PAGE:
Most forms of arthritis are incurable, difficult to treat, and a major cause of disability in Western countries. Better local treatment of arthritis is impaired by the pharmacokinetics of the joint that make it very difficult to deliver drugs to joints at sustained, therapeutic concentrations. This is especially true of biologic drugs, such as proteins and RNA, many of which show great promise in preclinical studies. Gene transfer provides a strategy for overcoming this limitation. The basic concept is to deliver cDNAs encoding therapeutic products by direct intra-articular injection, leading to sustained, endogenous synthesis of the gene products within the joint. Proof of concept has been achieved for both in vivo and ex vivo gene delivery using a variety of vectors, genes, and cells in several different animal models. There have been a small number of clinical trials for rheumatoid arthritis (RA) and osteoarthritis (OA) using retrovirus vectors for ex vivo gene delivery and adeno-associated virus (AAV) for in vivo delivery. AAV is of particular interest because, unlike other viral vectors, it is able to penetrate deep within articular cartilage and transduce chondrocytes in situ. This property is of particular importance in OA, where changes in chondrocyte metabolism are thought to be fundamental to the pathophysiology of the disease. Authorities in Korea have recently approved the world's first arthritis gene therapy. This targets OA by the injection of allogeneic chondrocytes that have been transduced with a retrovirus carrying transforming growth factor-β1 cDNA. Phase III studies are scheduled to start in the United States soon. Meanwhile, two additional Phase I trials are listed on Clinicaltrials.gov, both using AAV. One targets RA by transferring interferon-β, and the other targets OA by transferring interleukin-1 receptor antagonist. The field is thus gaining momentum and promises to improve the treatment of these common and debilitating diseases.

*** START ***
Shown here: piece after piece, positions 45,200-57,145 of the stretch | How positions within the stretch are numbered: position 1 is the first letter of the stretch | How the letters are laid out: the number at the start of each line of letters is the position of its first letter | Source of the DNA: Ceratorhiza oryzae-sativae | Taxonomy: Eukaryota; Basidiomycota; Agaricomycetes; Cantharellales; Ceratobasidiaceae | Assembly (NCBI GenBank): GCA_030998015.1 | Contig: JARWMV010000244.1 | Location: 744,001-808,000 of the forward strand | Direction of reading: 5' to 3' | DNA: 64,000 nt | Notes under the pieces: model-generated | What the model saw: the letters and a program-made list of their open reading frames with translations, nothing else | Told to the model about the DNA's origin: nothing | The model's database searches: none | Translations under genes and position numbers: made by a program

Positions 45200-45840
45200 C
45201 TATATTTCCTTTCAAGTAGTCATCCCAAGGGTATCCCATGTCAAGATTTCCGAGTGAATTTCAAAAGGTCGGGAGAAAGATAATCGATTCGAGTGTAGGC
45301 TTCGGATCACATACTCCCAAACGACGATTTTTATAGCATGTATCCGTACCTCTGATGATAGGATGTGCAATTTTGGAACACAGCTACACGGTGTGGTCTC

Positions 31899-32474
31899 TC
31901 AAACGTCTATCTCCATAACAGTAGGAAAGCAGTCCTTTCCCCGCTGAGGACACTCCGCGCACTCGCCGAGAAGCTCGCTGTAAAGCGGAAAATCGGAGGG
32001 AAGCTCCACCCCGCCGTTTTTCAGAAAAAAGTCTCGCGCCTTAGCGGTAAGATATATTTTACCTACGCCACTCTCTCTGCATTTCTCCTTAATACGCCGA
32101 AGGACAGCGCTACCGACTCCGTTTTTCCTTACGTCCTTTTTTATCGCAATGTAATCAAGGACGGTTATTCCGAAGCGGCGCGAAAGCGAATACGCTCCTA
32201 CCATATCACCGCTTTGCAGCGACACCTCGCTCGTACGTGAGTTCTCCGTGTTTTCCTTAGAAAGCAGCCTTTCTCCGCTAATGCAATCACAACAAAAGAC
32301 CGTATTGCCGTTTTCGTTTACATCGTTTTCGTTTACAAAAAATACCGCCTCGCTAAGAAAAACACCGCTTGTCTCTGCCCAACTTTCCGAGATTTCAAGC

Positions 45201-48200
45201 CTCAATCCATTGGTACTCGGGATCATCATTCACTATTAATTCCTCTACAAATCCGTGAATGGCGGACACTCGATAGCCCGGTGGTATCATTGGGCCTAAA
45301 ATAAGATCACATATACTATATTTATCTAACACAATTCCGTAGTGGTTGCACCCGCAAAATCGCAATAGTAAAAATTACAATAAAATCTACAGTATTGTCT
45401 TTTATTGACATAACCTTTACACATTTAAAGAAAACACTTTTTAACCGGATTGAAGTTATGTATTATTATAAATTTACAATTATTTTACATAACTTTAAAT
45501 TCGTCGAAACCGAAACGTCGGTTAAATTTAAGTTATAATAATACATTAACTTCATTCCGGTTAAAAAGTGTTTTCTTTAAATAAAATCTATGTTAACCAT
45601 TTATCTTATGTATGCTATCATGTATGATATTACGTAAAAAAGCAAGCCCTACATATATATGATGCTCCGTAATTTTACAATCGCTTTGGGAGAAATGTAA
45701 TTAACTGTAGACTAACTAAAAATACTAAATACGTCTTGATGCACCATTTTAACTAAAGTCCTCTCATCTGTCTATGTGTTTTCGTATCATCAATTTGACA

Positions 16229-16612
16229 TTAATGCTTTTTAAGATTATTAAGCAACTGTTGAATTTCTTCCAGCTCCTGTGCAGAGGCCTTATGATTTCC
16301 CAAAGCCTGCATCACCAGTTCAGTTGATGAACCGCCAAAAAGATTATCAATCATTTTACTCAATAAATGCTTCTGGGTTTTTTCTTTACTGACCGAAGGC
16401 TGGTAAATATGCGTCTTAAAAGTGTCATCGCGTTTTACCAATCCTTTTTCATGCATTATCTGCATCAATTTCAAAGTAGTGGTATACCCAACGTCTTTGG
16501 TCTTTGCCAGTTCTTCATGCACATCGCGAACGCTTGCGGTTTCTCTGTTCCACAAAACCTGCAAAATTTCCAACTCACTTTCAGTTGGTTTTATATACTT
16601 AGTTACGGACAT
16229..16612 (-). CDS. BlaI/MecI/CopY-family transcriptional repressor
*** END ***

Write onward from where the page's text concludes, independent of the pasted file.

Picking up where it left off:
Bibliographical noteFunding Information:
The authors’ work in this area has been supported by the National Institutes of Health (grants R01 AR43623, R21 AR049606, R01 AR048566, R01 AR057422, and R01 AR051085), DoD (grant W81XWH-16-1-0540), and Orthogen AG.
© Copyright 2018, Mary Ann Liebert, Inc.
PubMed: MeSH publication types
- Journal Article
- Research Support, N.I.H., Extramural
- Research Support, Non-U.S. Gov't
- Research Support, U.S. Gov't, Non-P.H.S.